This is a critical criterion and should be weighted more heavily than many, if not all, of the other criteria. With the proposed system, if one were trying to “game the system,” it would be advantageous to choose a comparison intervention that was ineffective (and thus receive a low score on this criterion), so as to increase the likelihood of a significant treatment effect. Nevertheless, the practice being evaluated could have “strong evidence” by scoring highly on other criteria.

A group of university researchers said that it is unclear how prevention practices being compared to existing prevention services would be scored using this criterion.

Assurances to Participants

One respondent questioned “whether such studies [without documented assurances to participants] should ever clear the bar for NREPP consideration. If investigators do not observe appropriate procedures to safeguard study participants' interests, it is at least questionable whether their products should receive any degree of attention and support from SAMHSA.”

Participant Expectations

Three respondents commented on this criterion. Two respondents listed potential problems with controlling expectations in school settings. For example, for an intervention to be implemented effectively by teachers, the teachers would have to be trained and therefore would be aware of the intervention they implement.

Two respondents pointed out that expectations might be an active component of the intervention. One wrote that “trying to control [expectations] might reduce generalization of the eventual findings. In addition, given current ethical guidelines and human subjects policies, it is hard to see how one could ‘mask’ study conditions in many studies. In obtaining consent, one has to tell participants about the conditions to which they might be assigned and it is likely that participants will know to which condition they have been assigned.”

Data Collector Bias

Three respondents commented on this criterion. One noted, “Changes to this criterion should recognize the critical need to ensure the fidelity of psychosocial treatment interventions. Fidelity, in these cases, can only be ensured through staff awareness of the actions required of them. Masking conditions actually inhibits psychosocial treatment fidelity.”

Selection Bias

Three respondents commented on this criterion. One suggested that approaches other than random assignment, such as blocking variables of interest, should qualify for the highest score on this item. Another pointed out that random assignment to psychosocial interventions might not be possible due to ethical problems with nondisclosure. He suggested rewording the item to clarify that random assignment does not refer only to “blinding” participants to their treatment condition.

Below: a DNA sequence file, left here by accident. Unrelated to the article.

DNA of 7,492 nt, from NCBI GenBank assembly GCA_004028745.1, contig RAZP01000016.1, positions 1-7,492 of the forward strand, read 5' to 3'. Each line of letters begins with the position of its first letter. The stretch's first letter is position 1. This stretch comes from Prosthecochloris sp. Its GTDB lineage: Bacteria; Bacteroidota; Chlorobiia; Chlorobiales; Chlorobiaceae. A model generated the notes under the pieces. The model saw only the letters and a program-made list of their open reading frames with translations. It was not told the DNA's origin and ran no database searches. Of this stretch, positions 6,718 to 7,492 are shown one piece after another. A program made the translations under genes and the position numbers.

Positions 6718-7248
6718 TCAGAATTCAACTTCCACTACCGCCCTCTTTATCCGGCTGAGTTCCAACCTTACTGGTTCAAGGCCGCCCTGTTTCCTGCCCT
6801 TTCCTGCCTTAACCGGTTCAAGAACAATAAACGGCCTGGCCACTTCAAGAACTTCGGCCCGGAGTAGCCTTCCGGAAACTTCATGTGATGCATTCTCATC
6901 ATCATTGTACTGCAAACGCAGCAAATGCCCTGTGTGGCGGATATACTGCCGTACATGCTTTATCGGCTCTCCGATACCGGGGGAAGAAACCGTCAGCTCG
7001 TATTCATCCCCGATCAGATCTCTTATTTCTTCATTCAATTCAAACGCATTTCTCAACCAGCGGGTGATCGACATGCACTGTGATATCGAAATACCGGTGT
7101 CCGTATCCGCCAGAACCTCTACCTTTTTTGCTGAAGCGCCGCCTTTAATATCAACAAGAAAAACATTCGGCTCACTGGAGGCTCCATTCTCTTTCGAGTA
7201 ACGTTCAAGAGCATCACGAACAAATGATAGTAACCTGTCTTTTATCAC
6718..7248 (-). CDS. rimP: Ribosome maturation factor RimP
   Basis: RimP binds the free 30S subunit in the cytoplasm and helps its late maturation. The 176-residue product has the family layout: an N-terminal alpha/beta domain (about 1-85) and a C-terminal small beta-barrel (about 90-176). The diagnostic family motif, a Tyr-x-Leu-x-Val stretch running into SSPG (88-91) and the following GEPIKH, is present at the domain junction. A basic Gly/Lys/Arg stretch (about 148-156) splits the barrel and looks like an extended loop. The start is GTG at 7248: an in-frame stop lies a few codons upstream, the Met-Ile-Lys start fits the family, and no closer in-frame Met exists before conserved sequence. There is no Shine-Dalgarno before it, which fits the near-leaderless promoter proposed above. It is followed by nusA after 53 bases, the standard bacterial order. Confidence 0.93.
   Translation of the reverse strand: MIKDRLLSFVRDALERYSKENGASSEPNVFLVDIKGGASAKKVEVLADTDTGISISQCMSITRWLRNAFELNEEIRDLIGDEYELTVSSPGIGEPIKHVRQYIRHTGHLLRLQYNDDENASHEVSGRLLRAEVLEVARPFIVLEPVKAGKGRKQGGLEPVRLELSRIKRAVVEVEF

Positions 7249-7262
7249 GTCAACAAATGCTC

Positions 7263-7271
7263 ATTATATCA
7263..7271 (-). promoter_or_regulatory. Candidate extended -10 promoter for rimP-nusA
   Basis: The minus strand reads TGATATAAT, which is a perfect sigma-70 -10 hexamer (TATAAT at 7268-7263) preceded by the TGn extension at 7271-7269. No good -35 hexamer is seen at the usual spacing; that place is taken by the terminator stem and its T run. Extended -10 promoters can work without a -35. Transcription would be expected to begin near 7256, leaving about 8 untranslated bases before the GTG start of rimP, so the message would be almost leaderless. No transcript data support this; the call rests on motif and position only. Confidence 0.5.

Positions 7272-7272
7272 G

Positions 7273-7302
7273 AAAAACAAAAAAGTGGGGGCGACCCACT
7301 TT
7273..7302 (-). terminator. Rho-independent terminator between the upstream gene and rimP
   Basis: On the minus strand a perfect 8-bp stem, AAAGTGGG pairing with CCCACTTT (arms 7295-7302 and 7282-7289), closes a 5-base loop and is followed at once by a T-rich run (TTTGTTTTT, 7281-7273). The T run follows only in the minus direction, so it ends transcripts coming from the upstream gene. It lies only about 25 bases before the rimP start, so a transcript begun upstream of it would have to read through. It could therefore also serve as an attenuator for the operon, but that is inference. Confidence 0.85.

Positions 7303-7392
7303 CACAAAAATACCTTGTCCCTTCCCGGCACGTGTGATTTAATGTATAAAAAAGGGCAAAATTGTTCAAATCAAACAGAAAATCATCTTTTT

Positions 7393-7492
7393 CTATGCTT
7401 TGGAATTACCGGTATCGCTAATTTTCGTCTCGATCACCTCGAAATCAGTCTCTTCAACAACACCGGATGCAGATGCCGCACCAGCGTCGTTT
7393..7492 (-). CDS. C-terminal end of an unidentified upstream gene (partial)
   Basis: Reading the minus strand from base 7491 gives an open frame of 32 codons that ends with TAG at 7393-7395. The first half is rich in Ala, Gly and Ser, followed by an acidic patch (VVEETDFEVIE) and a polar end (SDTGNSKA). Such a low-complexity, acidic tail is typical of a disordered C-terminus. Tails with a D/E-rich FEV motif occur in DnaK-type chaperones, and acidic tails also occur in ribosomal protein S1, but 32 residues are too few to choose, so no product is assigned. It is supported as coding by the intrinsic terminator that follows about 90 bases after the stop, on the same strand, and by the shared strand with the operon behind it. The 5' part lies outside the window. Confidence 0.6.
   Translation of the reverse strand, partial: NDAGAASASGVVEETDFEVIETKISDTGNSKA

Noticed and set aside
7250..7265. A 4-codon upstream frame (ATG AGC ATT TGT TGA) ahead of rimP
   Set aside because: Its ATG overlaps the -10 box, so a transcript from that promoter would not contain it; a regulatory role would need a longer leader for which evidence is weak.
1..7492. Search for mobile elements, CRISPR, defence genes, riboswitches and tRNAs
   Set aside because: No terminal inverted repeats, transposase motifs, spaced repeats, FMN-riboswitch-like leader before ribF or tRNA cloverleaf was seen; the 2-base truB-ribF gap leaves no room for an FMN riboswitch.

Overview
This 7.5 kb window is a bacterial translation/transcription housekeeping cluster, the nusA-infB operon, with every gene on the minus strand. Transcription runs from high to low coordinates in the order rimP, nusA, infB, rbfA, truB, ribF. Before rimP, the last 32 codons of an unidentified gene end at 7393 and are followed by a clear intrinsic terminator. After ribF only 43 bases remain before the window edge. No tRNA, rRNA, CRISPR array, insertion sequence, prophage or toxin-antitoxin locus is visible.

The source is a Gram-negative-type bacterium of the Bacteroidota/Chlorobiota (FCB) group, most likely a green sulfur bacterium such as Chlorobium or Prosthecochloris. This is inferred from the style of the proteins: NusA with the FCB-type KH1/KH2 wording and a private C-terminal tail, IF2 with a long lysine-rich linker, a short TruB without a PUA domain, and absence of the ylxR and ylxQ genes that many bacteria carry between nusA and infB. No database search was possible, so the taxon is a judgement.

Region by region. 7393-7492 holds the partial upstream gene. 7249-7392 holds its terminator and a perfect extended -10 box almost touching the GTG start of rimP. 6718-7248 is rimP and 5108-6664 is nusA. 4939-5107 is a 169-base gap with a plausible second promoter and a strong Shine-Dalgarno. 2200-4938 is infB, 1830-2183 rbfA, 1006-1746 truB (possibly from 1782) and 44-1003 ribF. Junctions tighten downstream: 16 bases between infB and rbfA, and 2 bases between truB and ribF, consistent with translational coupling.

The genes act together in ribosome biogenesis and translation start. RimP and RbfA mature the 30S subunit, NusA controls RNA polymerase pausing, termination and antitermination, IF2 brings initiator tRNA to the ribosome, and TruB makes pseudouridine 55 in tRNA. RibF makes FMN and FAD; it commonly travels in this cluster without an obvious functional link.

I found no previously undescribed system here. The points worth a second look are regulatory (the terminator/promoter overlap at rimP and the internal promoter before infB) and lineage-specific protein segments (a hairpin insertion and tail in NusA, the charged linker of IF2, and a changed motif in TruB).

Attrition

Two respondents commented on this criterion. One pointed out that the criterion is unclear, and that “attrition needing adjustment” is not defined, nor is the difference between “crude” and “sophisticated” methods of adjusting for attrition. This respondent also pointed out that “sophisticated” does not necessarily mean better than “crude” (this comment also applied to the Missing Data criterion).Start Printed Page 13154

Theory-Driven Method Selection

Eleven respondents commented on this criterion. A group of university researchers wrote:

This is an important criterion. However, this criterion should recognize that a number of preventive interventions seek to address and reduce risk factors or enhance protective factors that research has shown are common shared predictors of a range of drug use, mental health, and other outcomes. It is important to explicitly recognize this fact in formulating and describing this criterion * * * Not all reviewers, especially those from treatment backgrounds, will be familiar with the concept of addressing shared predictors of broader outcomes in preventive trials in order to affect wide-ranging outcomes. This criterion needs to educate reviewers about this in the same way that the criterion currently warns against “dredging” for current significant results.

Subpart D.—Criterion-Specific Themes for Population-, Policy-, and System-Level Outcomes

Logic-Driven Selection of Measures

A group of researchers from a major university suggested that this item and the parallel item for individual-level outcomes, Theory-Driven Measure Selection, should have the same label.

Intervention Fidelity